Cheap Eats - Shield's Meat Market

Thursday April 9, 2009 03:00 pm EDT

Knowing the people who grow and sell your food is not a matter of culinary elitism. It’s about cultivating and maintaining a sense of community, something that’s increasingly difficult in this age of convenience. A little love goes a long way when it comes to food. And that’s why it’s such a joyous occasion to discover a gem like Shield’s Meat Market (1554 N. Decatur Road, 404-377-0204). Geoff Irwin’s old-fashioned butcher shop has weathered the storms of “progress” since 1947. The market’s latest location in Emory Village (it used to be in downtown Decatur) is hidden in plain sight, as the signage is quite similar to the adjoining CVS.

The store is stocked with everything you need for dinner: spices, canned Italian tomatoes, a small selection of wine in a range of prices, assorted freshly baked breads from Alon’s Bakery and a pristine selection of produce and cheeses. First-time visitors may wonder, “Where’s the beef?” Don’t fret. Most of the meats are stored in the back and cut to order in the room marked with the funny sign: “Nobody gets in to see the wizard! Not no body, not no how!” Shield’s does this not only to ensure that the choice cuts of corn-fed beef are as fresh as possible, but also cut to each customer’s exact specifications.

The enclosed front case holds plenty of grab-ready items if you are in a rush. Whole chickens peak out from underneath a blanket of ice. Pre-portioned roasts and flats of boneless chicken sit alongside sirloin burgers wrapped in Applewood bacon and freshly made pulled pork barbecue. One of the most popular items, the meatloaf (available in 1.5 and 2-pound loaves), is made in-house using an old-school Italian recipe with freshly ground pork, veal, beef, croutons and spices. Massive meatballs are made with the same recipe and weigh in around a quarter-pound each. Another notable buy, Irwin’s homemade Italian sausages, are piled into a tall coil and available in spicy or sweet. If you’re tired of sub-par boiled and injected deli meats, give Shield’s roast beef or dry-roasted ham a shot.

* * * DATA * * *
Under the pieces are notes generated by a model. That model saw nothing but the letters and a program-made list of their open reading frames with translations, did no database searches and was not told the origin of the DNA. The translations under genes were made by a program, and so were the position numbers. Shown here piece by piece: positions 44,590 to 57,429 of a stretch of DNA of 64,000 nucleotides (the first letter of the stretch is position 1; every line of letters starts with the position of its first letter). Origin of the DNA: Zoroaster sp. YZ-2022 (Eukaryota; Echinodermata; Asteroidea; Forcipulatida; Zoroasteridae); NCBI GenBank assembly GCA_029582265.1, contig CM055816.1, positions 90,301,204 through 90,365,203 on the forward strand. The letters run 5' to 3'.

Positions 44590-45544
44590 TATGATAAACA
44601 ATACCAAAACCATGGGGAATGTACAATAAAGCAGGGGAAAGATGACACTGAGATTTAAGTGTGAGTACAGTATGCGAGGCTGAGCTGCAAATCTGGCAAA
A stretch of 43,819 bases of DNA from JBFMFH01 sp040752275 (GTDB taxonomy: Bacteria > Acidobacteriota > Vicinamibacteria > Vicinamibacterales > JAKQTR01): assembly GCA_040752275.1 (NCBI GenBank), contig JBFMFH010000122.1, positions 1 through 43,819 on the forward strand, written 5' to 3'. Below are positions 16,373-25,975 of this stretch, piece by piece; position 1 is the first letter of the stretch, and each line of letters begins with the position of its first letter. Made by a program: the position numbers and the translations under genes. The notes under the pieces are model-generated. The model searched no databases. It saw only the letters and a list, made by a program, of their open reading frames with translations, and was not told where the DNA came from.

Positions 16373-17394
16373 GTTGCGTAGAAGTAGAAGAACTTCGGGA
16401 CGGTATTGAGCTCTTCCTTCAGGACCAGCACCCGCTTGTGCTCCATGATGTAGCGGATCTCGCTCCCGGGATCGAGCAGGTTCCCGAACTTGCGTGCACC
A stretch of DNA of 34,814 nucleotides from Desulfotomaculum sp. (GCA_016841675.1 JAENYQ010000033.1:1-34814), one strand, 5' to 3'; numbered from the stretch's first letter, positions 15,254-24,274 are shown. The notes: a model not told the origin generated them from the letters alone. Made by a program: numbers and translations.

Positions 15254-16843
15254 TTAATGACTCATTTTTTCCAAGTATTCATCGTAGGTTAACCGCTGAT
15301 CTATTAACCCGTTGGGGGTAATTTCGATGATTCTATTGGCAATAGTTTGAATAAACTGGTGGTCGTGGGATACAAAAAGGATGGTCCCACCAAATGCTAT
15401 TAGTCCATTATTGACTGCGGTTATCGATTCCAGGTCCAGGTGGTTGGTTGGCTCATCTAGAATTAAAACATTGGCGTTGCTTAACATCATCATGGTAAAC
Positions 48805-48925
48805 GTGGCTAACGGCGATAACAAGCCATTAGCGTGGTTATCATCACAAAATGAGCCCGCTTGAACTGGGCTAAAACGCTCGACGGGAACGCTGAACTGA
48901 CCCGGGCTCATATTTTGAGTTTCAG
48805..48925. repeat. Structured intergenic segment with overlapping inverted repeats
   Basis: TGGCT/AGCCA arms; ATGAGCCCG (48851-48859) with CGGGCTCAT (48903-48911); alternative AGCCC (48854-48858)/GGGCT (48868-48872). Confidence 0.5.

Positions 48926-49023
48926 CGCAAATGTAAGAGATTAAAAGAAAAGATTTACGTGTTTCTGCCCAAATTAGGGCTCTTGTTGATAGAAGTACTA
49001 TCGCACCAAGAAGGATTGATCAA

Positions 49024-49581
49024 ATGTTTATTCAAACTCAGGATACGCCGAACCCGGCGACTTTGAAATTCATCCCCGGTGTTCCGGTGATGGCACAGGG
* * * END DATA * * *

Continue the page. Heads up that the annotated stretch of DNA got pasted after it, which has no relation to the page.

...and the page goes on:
Fresh seafood options are the only thing lacking, although large shrimp are normally available. The frozen case is brimming with fish that’s processed, frozen and immediately shipped to Shield’s. The frozen case also has items such as ground bison and chorizo. In true one-stop-shop fashion, the market offers a wide variety of sides such as the popular twice-baked potatoes stuffed with sour cream, chives, bacon, onions and cheddar cheese, or individual down-home casseroles.

Irwin’s right-hand men, Moose Wylde — quite possibly the most perfect name for a butcher ever — and the saucy Gene Swann, who has been cutting meat for 62 of his 79 years, embody the very spirit of customer service. If they don’t have something you want, they’ll order it for you. No time to cook, but you have a hankering for a leg of lamb cooked on the rotisserie? Give them enough notice and they’ll hook you up. There are loyal customers who give the guys a budget to make dinner for their family twice a week. When was last time your supermarket meat counter did that?

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